MOH Recipient James Okubo Posthumously Awarded Honorary College Degree

By Faye Higbee

James Okubo was just one of 120,000 Japanese Americans that were sent to internment camps in WWII. He was attending the Western Washington College of Education to be a dentist, when he was forced to leave the school for an internment camp at Tule Lake, California. He never graduated from the school. But on Saturday, he was posthumously given an honorary degree (Kie Relyea via Stripes).

Our family had a friend from Hawaii, who had been forced into that camp. The strange fact is, many of the young men actually enlisted to fight in WWII, entering one of the most famed units of the entire war: the 442nd Regimental Combat Team. It became one of the most decorated military units in US History…and was made entirely of Japanese-Americans.

James Okubo served as a medic with that unit after enlisting in 1943. In acts of extraordinary heroism, he was awarded the Silver Star, which was upgraded to the Medal of Honor after the records were reviewed in 2000.

His MOH citation reads:

Technician Fifth Grade James K. Okubo distinguished himself by extraordinary heroism in action on 28 and 29 October and 4 November 1944, in the Foret Domaniale de Champ, near Biffontaine, eastern France. On 28 October, under strong enemy fire coming from behind mine fields and roadblocks, Technician Fifth Grade Okubo, a medic, crawled 150 yards to within 40 yards of the enemy lines. Two grenades were thrown at him while he left his last covered position to carry back wounded comrades. Under constant barrages of enemy small arms and machine gun fire, he treated 17 men on 28 October and 8 more men on 29 October. On 4 November, Technician Fifth Grade Okubo ran 75 yards under grazing machine gun fire and, while exposed to hostile fire directed at him, evacuated and treated a seriously wounded crewman from a burning tank, who otherwise would have died. Technician Fifth Grade James K. Okubo’s extraordinary heroism and devotion to duty are in keeping with the highest traditions of military service and reflect great credit on him, his unit, and the United States Army.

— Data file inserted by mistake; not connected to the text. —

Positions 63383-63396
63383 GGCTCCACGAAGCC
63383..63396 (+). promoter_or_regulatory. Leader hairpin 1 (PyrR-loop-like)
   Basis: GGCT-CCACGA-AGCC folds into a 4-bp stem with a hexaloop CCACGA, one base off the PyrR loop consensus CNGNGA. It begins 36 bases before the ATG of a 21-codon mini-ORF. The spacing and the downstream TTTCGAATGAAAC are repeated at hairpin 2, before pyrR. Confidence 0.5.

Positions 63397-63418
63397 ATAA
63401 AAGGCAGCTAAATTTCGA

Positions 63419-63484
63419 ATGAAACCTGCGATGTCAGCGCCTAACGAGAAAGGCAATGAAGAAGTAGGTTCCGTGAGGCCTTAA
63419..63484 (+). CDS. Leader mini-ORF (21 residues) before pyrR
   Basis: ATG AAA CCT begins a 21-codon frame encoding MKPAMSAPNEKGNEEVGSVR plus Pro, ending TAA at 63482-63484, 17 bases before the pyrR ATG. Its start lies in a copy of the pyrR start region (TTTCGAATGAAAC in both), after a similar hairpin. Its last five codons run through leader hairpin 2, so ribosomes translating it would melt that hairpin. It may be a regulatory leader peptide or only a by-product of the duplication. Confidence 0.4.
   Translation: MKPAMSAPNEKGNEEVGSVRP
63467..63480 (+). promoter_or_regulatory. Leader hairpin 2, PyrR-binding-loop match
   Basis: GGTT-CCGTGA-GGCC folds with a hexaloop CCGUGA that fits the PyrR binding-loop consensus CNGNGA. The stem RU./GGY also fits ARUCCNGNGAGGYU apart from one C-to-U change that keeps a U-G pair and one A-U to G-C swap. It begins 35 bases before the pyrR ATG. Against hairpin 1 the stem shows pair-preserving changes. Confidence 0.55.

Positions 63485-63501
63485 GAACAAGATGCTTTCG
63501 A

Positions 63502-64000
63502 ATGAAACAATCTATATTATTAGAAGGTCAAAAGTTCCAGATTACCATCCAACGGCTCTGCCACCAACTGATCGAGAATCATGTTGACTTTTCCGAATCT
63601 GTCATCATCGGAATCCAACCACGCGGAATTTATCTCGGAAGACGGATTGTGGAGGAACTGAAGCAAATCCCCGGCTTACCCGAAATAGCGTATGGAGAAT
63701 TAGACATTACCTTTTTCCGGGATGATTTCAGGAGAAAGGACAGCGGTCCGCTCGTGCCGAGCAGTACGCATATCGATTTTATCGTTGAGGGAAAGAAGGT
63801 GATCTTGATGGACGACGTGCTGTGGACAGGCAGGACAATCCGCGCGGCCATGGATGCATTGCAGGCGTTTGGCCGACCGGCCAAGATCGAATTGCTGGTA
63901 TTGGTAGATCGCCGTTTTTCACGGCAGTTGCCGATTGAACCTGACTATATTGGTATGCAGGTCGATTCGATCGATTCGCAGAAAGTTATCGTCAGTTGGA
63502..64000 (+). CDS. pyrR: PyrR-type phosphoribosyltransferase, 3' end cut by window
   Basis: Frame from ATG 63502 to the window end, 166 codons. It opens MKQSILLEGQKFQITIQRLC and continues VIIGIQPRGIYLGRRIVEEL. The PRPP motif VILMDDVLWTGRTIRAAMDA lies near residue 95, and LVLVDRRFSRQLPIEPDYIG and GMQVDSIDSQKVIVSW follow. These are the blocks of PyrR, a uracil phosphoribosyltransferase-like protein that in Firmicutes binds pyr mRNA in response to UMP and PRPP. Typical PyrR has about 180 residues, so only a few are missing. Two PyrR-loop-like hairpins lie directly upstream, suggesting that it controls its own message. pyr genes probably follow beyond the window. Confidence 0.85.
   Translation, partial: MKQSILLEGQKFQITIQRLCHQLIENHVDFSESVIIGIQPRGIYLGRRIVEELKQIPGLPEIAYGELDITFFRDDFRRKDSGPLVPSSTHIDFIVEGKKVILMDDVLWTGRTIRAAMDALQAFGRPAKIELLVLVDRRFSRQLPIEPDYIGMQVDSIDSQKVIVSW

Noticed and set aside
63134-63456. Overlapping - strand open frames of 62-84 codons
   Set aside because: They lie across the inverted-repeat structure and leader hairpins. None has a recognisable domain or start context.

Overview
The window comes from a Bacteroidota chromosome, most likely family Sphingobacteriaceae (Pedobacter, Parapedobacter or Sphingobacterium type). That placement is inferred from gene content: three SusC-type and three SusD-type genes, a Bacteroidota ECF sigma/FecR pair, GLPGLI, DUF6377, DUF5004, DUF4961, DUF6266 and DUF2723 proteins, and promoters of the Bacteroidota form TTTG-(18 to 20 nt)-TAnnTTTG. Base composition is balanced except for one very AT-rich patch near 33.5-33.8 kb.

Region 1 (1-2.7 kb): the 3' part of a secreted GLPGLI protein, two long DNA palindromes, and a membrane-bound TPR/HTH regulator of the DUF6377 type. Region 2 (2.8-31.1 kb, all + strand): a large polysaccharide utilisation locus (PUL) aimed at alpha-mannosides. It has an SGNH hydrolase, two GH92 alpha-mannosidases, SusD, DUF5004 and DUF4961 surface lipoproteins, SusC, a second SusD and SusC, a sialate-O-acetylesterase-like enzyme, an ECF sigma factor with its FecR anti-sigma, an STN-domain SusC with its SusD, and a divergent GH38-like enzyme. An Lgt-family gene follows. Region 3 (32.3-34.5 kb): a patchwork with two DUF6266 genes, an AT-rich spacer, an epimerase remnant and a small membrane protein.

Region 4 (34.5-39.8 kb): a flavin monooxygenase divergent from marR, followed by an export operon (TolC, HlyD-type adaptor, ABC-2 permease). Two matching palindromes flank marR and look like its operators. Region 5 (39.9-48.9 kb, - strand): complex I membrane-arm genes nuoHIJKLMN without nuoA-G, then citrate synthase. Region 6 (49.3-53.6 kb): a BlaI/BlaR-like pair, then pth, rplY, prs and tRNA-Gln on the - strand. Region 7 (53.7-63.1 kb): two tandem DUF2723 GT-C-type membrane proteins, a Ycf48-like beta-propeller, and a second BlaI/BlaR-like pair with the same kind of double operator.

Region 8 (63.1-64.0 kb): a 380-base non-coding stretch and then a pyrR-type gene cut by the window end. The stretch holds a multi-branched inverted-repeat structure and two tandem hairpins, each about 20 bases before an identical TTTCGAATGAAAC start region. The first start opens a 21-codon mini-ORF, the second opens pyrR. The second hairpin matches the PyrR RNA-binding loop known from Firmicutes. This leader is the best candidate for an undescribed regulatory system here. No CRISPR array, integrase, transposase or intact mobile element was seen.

James Okubo’s family accepted the honorary degree for him on Saturday. He died in a car crash in 1967. He had never been to Japan and never spoken Japanese when he was thrust into the internment camp. His actions during the war proved his loyalty to the United States. Seventy-seven years after he was ordered to the internment camp, he was finally granted a Bachelor’s degree.

Featured photo: James Okubo via Wikimedia